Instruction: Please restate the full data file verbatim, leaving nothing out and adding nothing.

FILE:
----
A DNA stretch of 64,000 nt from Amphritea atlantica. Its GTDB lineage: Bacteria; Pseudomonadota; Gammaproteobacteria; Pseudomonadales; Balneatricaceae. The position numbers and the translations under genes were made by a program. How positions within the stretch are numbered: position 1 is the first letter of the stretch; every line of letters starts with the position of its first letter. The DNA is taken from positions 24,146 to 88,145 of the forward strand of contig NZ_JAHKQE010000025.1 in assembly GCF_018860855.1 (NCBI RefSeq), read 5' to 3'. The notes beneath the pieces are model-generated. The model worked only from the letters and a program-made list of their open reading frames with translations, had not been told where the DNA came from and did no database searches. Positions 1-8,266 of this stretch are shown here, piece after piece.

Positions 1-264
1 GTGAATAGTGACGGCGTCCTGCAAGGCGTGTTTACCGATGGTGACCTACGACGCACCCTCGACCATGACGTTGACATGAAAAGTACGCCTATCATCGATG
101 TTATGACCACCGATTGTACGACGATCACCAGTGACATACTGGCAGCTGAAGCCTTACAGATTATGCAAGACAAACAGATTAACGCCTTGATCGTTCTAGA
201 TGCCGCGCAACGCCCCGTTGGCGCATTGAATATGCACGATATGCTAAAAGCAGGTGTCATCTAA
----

A DNA stretch of 64,000 nt from Amphritea atlantica. Its GTDB lineage: Bacteria; Pseudomonadota; Gammaproteobacteria; Pseudomonadales; Balneatricaceae. The position numbers and the translations under genes were made by a program. How positions within the stretch are numbered: position 1 is the first letter of the stretch; every line of letters starts with the position of its first letter. The DNA is taken from positions 24,146 to 88,145 of the forward strand of contig NZ_JAHKQE010000025.1 in assembly GCF_018860855.1 (NCBI RefSeq), read 5' to 3'. The notes beneath the pieces are model-generated. The model worked only from the letters and a program-made list of their open reading frames with translations, had not been told where the DNA came from and did no database searches. Positions 1-8,266 of this stretch are shown here, piece after piece.

Positions 1-264
1 GTGAATAGTGACGGCGTCCTGCAAGGCGTGTTTACCGATGGTGACCTACGACGCACCCTCGACCATGACGTTGACATGAAAAGTACGCCTATCATCGATG
101 TTATGACCACCGATTGTACGACGATCACCAGTGACATACTGGCAGCTGAAGCCTTACAGATTATGCAAGACAAACAGATTAACGCCTTGATCGTTCTAGA
201 TGCCGCGCAACGCCCCGTTGGCGCATTGAATATGCACGATATGCTAAAAGCAGGTGTCATCTAA